Yes, these crises are (still) emergencies.

When the world moves on, what happens to those left behind?

When we initially started putting this story together, back in January, we aimed to raise awareness on emergencies that are still unfolding, but are too often left out of headlines.

Little did we know what a different place the world would be just a few weeks later. Across the globe, news channels are dominated by a single headline: Coronavirus. Whether momentarily or durably, Coronavirus has drastically altered our way of life.

For the vulnerable communities we serve, the coronavirus is also a new and distressing reality to be confronted with. But it comes in addition to the overwhelming challenges they are already facing.

Syrian refugees have been living in settlements for over 9 years now; Rohingya refugees in Bangladesh have suffered decades of oppression back in Myanmar; and the Congolese have been bravely and relentlessly fighting off Ebola, much to the world’s indifference – just to name a few examples.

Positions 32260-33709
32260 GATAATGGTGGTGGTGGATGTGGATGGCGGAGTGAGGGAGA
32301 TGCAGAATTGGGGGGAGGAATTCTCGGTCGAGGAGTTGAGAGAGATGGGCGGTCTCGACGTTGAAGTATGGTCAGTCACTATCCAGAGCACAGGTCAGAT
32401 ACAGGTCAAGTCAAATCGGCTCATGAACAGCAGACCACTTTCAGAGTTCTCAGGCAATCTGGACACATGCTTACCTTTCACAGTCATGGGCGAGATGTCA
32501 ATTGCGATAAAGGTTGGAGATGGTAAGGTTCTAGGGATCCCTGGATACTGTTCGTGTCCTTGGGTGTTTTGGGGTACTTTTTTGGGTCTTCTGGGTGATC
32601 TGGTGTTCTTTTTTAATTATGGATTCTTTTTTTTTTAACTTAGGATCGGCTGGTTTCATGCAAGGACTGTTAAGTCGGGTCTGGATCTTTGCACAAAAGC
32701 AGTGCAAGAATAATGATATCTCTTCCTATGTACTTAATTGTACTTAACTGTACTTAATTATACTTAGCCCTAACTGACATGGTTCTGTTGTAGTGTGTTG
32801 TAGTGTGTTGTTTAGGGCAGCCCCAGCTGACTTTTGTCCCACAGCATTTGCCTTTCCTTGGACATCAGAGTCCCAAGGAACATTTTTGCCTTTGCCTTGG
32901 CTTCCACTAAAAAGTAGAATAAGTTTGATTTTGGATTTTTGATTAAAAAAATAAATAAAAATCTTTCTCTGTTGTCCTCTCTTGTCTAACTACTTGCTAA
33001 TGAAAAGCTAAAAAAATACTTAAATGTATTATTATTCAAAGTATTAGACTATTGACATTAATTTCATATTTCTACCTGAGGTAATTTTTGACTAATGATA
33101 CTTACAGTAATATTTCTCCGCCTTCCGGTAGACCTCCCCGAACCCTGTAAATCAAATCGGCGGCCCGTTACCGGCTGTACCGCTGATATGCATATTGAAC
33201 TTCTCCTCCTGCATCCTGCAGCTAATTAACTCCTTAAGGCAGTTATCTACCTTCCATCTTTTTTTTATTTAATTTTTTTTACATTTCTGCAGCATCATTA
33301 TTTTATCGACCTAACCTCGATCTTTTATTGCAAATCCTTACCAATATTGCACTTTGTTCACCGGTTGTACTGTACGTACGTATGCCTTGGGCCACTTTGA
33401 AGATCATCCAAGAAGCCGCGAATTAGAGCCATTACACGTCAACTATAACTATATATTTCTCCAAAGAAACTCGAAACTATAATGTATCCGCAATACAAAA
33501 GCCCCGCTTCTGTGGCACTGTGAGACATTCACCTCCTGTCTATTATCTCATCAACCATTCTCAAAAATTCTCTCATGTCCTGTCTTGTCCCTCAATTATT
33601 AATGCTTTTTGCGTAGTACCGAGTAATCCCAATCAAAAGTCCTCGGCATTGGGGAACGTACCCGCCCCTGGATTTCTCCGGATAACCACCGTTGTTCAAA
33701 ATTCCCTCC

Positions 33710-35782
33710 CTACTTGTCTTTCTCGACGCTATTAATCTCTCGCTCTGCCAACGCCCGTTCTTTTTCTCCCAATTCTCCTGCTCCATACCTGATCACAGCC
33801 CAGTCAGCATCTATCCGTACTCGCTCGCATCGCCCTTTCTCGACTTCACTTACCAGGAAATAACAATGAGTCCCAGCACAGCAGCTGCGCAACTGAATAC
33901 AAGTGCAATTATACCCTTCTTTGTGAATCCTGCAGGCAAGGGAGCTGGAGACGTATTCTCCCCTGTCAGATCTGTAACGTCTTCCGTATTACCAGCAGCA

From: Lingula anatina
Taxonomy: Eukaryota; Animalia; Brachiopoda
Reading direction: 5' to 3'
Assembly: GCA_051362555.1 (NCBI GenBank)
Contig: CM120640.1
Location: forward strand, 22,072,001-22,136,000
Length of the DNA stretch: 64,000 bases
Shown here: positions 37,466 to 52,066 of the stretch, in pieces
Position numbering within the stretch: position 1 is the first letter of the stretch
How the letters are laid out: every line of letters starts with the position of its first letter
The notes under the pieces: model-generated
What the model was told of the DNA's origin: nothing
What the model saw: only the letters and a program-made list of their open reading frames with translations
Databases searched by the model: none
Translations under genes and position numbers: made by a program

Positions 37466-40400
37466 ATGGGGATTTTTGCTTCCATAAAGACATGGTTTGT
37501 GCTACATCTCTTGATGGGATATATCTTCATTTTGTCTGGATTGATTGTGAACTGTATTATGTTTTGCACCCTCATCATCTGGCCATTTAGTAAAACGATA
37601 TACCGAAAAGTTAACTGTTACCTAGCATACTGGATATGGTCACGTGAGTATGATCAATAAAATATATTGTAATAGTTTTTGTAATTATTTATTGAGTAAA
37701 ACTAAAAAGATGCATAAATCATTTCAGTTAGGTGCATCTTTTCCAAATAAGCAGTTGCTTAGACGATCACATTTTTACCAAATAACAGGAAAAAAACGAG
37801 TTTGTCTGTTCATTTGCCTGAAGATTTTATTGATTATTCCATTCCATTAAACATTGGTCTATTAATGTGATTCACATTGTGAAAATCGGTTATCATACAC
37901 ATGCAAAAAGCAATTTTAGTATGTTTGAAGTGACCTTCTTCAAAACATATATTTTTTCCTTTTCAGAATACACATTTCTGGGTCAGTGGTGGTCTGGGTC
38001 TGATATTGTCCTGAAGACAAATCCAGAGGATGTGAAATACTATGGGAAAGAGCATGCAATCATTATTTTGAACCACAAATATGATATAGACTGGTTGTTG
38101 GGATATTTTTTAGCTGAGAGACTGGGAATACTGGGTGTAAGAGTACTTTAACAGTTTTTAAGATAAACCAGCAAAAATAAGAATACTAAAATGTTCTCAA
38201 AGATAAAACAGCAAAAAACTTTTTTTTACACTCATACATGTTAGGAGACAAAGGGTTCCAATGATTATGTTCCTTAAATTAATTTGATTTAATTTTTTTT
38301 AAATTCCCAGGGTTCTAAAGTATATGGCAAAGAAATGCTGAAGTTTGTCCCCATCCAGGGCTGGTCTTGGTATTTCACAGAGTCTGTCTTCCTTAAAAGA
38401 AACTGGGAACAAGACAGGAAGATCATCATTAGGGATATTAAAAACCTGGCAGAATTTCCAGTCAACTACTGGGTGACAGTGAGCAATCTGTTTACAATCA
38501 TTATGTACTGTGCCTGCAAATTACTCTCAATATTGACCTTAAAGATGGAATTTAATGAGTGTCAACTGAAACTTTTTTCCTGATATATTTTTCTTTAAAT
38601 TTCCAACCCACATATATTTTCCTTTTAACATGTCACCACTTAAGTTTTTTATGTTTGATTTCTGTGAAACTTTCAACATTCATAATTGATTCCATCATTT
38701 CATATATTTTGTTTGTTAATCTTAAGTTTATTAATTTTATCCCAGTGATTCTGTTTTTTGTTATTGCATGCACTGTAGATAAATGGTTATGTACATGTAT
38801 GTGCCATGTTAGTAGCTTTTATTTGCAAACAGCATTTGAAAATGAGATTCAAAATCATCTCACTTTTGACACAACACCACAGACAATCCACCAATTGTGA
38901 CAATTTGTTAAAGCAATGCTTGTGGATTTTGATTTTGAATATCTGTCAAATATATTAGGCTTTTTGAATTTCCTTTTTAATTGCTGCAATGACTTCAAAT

Their circumstances make them particularly susceptible to infectious diseases and aid organisations, including Medair, are responding as best they can to mitigate the coronavirus’s impact on these communities.

But what about those “other” crises?

The ones that brought us to these countries in the first place. The ones that have not let up despite this new threat. The ones that could make the spread of coronavirus even more devastating.

We asked some of our colleagues to explain why these other crises are (still) emergencies. Now, perhaps more than ever, they must not be forgotten.*

AFGHANISTAN: Where to begin?

A grandfather sits with his grandson, who was successfully treated for moderate acute malnutrition, in the Central Highlands of Afghanistan.

“There are so many simultaneous emergencies in Afghanistan; the first challenge is often knowing where to even begin. Most people are aware, from the news, of the conflict in Afghanistan, but what you see is often just a glimpse of the much larger story that is unfolding. You are less likely to hear about the devastating impact the conflict and natural disasters are having on the people of Afghanistan, and on children in particular. This year, a quarter of the country’s total population – over 9 out of 38 million people – will be in need of humanitarian assistance. Over half of them are children. Families are struggling to access nutritious food and as a result, 41% of children under 5 in Afghanistan are stunted – one the world’s highest rates.